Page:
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End-of-life care falls short for kidney disease patients
Patients with advanced chronic kidney disease (CKD) often don't receive adequate end-of-life care and are unhappy with the medical decisions made as their conditions worsen, according to a study appearing in the Clinical Journal of the American Society Nephrology (CJASN). The findings indicate that end-of-life care should be improved to meet the needs of CKD patients.
Although many CKD patients die prematurely, surprisingly little research has been done to study CKD patients' preferences for end-of-life care and how those preferences align with the care they receive. Sara Davison, MD, FRCP(C), assistant professor, Division of Nephrology at the University of Alberta, Canada, surveyed 584 late-stage CKD patients as they came to dialysis, transplant, or pre-dialysis clinics in a Canadian, university-based kidney program between January and April 2008.
Patients reported that they would like their kidney care team to help them plan for the future in case they become incompetent to make decisions. If seriously ill, patients indicated interest in receiving help with managing pain and other symptoms and psychosocial and spiritual support. These services were not routinely integrated into their kidney-related care. Patients often were unaware of palliative care options and of the status and progression of their illness. Of the patients studied, 61% regretted starting dialysis and noted that the decision to start the treatment reflected physicians' and family members' preferences rather than their own personal choice.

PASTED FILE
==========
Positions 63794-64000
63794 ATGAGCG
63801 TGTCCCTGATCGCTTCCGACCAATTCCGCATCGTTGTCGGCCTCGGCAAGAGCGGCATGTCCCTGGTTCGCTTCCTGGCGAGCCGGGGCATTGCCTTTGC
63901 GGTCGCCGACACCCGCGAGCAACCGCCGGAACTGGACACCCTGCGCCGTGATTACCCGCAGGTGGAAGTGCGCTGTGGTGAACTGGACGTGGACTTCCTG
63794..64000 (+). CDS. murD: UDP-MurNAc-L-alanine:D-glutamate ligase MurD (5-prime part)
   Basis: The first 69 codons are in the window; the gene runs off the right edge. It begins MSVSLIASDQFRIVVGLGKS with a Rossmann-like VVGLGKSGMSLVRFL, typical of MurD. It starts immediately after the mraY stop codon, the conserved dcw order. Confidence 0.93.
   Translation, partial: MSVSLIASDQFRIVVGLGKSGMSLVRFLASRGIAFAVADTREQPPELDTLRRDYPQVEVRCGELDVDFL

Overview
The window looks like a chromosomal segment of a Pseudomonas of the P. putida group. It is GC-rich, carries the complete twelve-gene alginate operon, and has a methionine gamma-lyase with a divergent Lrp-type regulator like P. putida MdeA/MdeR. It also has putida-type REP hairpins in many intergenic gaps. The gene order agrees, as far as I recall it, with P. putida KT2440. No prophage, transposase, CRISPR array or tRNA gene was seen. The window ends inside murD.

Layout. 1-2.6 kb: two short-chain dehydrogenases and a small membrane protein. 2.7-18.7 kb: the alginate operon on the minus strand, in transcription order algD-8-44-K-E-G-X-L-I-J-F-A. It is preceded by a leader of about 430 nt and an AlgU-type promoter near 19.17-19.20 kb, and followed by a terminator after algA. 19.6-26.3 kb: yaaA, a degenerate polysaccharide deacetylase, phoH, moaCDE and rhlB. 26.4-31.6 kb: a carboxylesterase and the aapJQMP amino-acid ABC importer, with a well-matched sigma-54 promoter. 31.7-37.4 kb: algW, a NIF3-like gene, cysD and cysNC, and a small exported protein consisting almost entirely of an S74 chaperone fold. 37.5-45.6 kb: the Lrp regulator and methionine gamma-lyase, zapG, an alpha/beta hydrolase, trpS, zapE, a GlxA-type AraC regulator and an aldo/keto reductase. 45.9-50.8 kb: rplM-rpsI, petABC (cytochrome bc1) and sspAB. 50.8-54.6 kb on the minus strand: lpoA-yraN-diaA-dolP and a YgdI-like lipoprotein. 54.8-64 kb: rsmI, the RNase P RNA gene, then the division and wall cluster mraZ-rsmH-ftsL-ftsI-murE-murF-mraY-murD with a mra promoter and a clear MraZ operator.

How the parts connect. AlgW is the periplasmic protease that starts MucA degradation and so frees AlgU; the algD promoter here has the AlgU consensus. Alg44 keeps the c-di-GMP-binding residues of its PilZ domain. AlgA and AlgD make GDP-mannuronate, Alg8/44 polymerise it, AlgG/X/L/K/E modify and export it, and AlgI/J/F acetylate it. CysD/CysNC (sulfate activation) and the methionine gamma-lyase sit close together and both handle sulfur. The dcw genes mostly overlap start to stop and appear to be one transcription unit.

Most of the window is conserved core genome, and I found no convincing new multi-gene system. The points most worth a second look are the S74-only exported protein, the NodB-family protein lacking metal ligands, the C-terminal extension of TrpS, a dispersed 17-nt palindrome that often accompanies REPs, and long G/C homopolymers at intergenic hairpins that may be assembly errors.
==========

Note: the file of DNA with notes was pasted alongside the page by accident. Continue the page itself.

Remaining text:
While the vast majority of dialysis patients die in hospitals, more patients in this survey wanted to die at home (36.1%) or in a hospice facility (28.8%) than in a hospital (27.4%). Less than 10% of patients reported having discussed end-of-life care issues with their kidney specialists in the past year.
"This study helps us identify gaps between current end-of-life care practice and patients' preferences and will hopefully help prioritize and guide future innovation in renal end-of-life care policy," wrote Davison.
Davison noted that study limitations included the study being single-centered with predominantly white patients and that the answers were provided in response to a questionnaire, which made it difficult to interpret patients' understanding of the questions.
An editorial was published in the same issue of CJASN by Daniel Cukor, PhD, The State University of New York, and Paul Kimmel, MD, FACP, senior scientific officer, National Institute of Diabetes Digestive and Kidney Diseases. Cukor and Kimmel noted that while more detailed studies are needed to provide clearer pictures of CKD patients' needs regarding end-of life care, Davison's findings serve as a call to kidney care teams to inquire more about patients' preferences. "While we labor to increase the quantity of life for our patients, we must be cognizant of its quality as well," they wrote. Within the editorial, the doctors also emphasized the role of patient and provider education regarding these issues in the future.
The article, titled "End-of-life care preferences and needs: perceptions of patients with chronic kidney disease" (doi 10.2215/CJN.05960809) and the editorial, titled "Education and end-of-life in chronic kidney disease: disparities in black and white" (doi 10.2215/CJN.09271209) are online at cjasn.asnjournals.org.